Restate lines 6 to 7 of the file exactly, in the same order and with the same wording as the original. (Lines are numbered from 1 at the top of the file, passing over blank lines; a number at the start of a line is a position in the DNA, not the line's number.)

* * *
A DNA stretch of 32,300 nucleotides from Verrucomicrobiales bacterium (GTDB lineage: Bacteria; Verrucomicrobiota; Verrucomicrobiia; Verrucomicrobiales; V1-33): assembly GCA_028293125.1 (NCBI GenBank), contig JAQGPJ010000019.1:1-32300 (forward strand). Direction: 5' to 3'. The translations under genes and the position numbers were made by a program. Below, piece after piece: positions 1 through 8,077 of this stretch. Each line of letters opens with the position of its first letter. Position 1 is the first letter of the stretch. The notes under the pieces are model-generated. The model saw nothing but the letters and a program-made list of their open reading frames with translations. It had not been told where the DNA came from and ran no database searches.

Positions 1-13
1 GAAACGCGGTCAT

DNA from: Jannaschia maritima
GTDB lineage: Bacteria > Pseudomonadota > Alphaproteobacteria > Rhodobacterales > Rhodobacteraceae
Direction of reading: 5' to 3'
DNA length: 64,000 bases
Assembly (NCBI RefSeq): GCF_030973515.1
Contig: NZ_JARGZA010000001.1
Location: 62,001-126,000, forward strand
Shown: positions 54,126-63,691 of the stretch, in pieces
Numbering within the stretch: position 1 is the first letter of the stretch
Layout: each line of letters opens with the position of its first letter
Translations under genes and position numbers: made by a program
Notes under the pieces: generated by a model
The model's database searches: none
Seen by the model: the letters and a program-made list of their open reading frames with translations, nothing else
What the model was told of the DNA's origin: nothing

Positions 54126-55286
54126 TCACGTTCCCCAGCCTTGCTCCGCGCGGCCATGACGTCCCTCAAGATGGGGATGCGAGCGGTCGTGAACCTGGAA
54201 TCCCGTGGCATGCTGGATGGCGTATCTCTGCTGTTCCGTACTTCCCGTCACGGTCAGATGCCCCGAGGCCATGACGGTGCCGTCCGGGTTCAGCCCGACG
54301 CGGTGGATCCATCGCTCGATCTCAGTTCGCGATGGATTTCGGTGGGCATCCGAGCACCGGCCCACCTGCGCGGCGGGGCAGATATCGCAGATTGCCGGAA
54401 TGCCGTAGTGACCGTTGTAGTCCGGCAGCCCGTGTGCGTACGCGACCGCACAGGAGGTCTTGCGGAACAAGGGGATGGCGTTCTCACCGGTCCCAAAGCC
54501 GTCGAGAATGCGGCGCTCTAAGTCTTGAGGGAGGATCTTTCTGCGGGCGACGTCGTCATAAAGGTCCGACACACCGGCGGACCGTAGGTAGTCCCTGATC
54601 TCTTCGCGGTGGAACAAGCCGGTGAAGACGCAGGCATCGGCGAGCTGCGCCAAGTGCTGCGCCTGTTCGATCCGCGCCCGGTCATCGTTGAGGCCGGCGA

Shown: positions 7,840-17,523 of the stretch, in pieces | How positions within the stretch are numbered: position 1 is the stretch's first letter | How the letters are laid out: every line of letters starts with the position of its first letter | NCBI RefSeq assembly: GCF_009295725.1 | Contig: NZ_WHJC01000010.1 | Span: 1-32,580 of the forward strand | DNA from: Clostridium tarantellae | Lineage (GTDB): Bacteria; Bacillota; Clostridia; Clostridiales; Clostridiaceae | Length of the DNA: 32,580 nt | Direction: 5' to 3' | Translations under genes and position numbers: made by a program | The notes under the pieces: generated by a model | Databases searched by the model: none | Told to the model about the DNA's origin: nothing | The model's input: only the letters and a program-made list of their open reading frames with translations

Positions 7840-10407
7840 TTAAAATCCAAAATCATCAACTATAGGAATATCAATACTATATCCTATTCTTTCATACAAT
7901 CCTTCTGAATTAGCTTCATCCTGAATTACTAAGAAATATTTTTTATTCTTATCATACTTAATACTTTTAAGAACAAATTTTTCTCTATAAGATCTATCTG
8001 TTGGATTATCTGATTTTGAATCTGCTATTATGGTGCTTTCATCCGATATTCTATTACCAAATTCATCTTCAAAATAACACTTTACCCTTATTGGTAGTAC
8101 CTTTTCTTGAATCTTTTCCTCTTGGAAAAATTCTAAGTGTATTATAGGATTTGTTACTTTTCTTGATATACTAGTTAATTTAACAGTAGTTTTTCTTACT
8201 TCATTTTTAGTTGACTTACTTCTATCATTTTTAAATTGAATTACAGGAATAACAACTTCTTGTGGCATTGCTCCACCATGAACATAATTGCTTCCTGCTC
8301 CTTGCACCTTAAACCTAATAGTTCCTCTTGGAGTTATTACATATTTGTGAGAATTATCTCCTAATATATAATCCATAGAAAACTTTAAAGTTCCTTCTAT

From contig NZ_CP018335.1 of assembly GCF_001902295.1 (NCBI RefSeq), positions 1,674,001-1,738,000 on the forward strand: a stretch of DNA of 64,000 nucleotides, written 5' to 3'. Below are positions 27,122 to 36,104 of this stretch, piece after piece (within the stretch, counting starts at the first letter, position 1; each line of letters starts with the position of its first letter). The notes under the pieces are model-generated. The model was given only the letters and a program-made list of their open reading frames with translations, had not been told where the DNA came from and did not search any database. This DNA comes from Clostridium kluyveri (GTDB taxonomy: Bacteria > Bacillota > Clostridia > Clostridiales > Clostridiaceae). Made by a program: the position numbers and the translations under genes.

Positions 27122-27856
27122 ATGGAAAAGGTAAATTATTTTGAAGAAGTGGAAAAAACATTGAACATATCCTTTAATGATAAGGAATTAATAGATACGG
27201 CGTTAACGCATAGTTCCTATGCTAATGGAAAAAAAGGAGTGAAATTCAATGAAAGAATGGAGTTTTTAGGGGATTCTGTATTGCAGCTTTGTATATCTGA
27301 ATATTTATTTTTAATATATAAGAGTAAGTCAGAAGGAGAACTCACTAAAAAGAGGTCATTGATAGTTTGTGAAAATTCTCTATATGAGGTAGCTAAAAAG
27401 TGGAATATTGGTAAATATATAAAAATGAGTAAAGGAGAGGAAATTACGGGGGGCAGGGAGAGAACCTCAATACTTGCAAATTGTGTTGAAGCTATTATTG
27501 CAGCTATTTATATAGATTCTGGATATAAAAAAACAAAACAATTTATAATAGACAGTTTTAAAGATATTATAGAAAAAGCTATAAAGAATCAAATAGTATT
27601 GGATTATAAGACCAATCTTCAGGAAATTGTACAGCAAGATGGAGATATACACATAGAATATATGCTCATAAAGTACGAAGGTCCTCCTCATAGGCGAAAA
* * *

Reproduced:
Direction of reading: 5' to 3'
DNA length: 64,000 bases